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Old 02-14-2011, 08:19 PM   #41
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No such luck...She hasn't bought it yet.
I met up with yet another sales woman that hasn't the slightest idea as to how to turn a camera on!
WHAT the heck is this world coming to?
All have their brains in their hands texting one another...
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Old 02-14-2011, 08:31 PM   #42
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The day has come that one must do online research and not rely on minimum-wage help~

Roger wants to get me the fz-100 and I say my problem is my eyes and I don't want to learn a new camera for the few extra mp~ I can't see the lcd or the viewfinder anymore...............
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Old 02-15-2011, 01:43 AM   #43
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If you're sticking with a point and shoot, I strongly urge you to go with a camera with a lower pixel count. In point and shoots, the sensor is really tiny, and cramming lots of pixel sites onto their tiny sensors results in serious loss of image quality at ISO's beyond the lowest one or two settings.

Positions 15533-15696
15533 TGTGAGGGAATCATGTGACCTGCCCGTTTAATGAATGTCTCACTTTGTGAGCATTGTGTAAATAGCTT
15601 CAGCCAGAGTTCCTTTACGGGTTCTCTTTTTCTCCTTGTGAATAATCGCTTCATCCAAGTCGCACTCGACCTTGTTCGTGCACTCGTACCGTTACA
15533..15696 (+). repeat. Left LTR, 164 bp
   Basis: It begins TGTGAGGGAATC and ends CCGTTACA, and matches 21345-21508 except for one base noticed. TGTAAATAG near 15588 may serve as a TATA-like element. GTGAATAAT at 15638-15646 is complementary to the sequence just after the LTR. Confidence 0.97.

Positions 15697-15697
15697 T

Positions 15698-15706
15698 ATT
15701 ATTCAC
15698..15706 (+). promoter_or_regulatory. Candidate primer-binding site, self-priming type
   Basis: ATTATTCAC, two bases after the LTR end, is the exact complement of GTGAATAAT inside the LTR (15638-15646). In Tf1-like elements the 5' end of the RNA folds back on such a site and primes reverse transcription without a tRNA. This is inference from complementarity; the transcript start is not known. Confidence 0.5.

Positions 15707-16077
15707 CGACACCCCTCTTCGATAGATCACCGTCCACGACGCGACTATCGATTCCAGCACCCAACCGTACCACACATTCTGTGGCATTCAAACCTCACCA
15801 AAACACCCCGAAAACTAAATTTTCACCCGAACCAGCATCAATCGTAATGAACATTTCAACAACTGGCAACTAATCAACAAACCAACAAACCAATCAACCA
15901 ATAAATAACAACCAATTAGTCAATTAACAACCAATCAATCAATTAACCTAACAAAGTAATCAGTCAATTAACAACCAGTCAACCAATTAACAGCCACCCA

Personally, for any photography other than casual snapshots, I would never use anything other than an SLR, as that's what I used for many years in my 35mm film days, and I really miss the manual control and instantaneous response that they offer when I use a point and shoot model, plus I like being able to use higher ISO's without losing detail to noise or noise reduction. Fewer diffraction softening issues too. An SLR is a more versatile option, albeit more expensive and heavier.

But to each their own. In some cases, like in situations where you want a lot of depth of field, a small-sensor point and shoot may be the answer, as they inherently yield a lot of depth of field due to the very short focal length of the their lenses.

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Old 02-15-2011, 03:35 AM   #44